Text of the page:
An Blascaod Mór / Great Blasket Islands
Just a few photographs here alongside what I wrote in my notebook the evening following our visit to the Great Blasket Islands.
It’s amazing the remoteness a three mile stretch of open water can instill. Though this distance by land may seem insignificant to many, especially for those of us who enjoy the luxury of traveling by car, the nautical distance of three miles is quite significant. Something demonstrated beautifully on the Great Blasket Islands.
We’ve been granted a beautiful, warm and remarkably still day (for early October) to discover this three-by-one mile island off Ireland’s rugged South West coast, on Europe’s most westerly point in the fiercely unforgiving wild Atlantic.
From the soft, sandy shore of the Great Blasket beach that incessant hum of continuos traffic we’ve become accustomed to hearing is long gone. The sound of the atlantic waves rushing to the shore is surprisingly gentle on The White Strand beach. The cry of gannets, gulls and guillimots out to sea hang on the light breeze and the herd of atlantic grey seals basking in the afternoon sun chime in unharmonious, yet strangely relaxing howls.
Walking around the headland towards the north of the Island we’re watched by glistening ebony eyes from below the treacherous cliff edges. Whether due to curiosity or a want to protect their young, who flop aimlessly in the sheltered bays, the Blasket seals keep a close eye on us.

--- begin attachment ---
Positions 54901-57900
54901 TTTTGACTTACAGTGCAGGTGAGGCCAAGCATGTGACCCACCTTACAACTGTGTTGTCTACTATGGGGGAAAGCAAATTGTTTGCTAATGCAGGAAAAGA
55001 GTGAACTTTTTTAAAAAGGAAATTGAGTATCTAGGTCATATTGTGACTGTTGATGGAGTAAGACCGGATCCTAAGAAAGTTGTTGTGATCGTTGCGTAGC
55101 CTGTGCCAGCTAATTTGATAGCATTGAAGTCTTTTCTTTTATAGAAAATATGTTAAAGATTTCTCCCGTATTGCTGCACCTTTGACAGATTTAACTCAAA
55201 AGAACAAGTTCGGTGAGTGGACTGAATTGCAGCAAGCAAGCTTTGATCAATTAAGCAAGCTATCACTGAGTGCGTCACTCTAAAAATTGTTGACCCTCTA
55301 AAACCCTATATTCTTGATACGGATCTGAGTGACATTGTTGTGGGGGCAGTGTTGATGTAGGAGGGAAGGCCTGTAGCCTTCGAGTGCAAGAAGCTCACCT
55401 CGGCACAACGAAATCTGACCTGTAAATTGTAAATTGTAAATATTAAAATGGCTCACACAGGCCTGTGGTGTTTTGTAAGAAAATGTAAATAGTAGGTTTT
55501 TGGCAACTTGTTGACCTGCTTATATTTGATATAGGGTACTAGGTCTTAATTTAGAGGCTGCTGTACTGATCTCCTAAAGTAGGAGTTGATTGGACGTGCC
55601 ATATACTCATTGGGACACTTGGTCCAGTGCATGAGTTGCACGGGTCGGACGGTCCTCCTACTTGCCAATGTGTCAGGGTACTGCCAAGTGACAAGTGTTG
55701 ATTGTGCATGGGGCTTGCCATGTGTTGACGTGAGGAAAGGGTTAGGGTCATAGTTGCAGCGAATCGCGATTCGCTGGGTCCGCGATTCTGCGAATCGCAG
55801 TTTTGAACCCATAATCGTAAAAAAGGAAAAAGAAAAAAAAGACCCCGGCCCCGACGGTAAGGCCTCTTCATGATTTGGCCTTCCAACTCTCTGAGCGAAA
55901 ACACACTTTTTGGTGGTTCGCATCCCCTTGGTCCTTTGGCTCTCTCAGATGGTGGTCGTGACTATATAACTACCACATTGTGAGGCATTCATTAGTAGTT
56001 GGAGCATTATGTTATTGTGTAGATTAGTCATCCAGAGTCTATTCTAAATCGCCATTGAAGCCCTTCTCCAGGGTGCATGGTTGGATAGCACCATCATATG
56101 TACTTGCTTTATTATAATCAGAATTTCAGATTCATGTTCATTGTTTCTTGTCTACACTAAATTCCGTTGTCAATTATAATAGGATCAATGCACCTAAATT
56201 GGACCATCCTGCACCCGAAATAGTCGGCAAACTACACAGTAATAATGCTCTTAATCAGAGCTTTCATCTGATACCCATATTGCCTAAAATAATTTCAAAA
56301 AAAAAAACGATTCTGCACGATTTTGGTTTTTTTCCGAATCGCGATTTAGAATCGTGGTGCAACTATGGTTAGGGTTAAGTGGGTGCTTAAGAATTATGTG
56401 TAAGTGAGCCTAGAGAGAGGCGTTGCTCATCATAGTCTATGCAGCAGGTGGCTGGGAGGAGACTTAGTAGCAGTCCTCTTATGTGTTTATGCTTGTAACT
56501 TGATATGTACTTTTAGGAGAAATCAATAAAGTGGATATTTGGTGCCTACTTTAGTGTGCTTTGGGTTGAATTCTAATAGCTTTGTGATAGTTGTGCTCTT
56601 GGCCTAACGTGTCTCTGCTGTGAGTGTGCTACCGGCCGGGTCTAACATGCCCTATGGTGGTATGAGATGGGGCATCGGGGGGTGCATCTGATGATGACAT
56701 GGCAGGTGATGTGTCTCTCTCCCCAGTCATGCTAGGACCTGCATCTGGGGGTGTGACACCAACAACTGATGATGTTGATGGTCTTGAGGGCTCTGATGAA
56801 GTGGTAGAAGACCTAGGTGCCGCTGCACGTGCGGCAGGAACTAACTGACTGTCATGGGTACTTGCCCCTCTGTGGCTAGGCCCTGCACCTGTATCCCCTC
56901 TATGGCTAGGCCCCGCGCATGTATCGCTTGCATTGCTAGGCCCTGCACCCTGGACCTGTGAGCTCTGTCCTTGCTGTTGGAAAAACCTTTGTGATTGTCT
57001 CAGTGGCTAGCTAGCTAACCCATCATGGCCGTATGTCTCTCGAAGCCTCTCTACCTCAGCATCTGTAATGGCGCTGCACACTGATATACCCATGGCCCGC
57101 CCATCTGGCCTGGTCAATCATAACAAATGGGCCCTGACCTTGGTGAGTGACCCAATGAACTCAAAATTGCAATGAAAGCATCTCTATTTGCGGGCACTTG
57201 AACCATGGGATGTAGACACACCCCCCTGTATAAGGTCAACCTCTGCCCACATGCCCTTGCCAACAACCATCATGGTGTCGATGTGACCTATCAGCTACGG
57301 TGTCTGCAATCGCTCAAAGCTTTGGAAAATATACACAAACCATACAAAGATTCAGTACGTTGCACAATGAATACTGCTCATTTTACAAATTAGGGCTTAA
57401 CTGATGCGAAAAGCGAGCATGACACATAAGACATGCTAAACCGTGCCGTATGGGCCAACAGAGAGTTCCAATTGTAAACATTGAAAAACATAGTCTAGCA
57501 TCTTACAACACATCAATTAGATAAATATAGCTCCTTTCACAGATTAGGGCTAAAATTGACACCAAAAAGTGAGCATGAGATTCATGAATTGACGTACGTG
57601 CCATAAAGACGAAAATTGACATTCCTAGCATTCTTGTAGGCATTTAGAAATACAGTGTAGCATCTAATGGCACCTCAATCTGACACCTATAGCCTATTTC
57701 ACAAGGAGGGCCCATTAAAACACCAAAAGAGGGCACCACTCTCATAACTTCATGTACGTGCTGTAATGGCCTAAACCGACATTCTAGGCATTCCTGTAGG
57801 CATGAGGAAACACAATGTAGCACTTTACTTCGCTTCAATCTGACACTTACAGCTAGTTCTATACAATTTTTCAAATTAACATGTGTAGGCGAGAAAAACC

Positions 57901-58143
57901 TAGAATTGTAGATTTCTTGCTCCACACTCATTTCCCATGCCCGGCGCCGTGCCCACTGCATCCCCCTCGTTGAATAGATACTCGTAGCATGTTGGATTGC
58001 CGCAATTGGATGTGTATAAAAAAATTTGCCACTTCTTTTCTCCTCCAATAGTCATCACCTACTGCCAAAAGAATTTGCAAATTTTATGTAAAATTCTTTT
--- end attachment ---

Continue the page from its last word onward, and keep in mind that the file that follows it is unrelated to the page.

As we proceed along the boggy path towards the Island’s outstretch westerly arm, the sun illuminates every craggy outpost of rock, each meticulously and almost affectionately named by the community who once called the Great Blasket Island home. The sea, rougher now on the exposed coast, shimmers under bright rays. In places it seems as though the Island is surrounded by a never ending pool of mercury, further emphasising its remoteness from the hazy Kerry Peninsula which has now come into sight.
We walk east towards the Island’s modest harbour and the Dingle Peninsula is once again in sight. Slea Head road is just visible, as is the tapestry of farmland which sprawls across the mainland. The stripped bones of a rabbit evidence a kill, reminding us of the Island’s inherent wildness, a place where nature’s tale freely unfolds. While simultaneously, the skeleton of stone structures clinging to the grassy slopes reminds us that a community was once part of that tale.
As we begin the steep climb back down towards the coast the abandoned village, eventually evacuated in 1953, emerges. Some of the structures are nothing but a dilapidated wall whilst others bare all but a roof. The frame of a doorway leading to what must once have been a humble abode with a welcoming raging fire leads to a cold, stone shell. We meander through the village, stepping inside homes and peering through windows. Though all lie empty and untouched, that is to say by anything but the cruel atlantic storms, a sense of trespassing still lingers.
Our time on the Island draws to a close as we prepare to board our boat back to the mainland. Onboard, the Great Blasket Islands soon melt back into the hazy horizon; The village slowly, but eventually, becoming a pinprick on the vast landscape. One can only imagine what was felt by the individuals watching their home shrink into the horizon for the final time in 1953.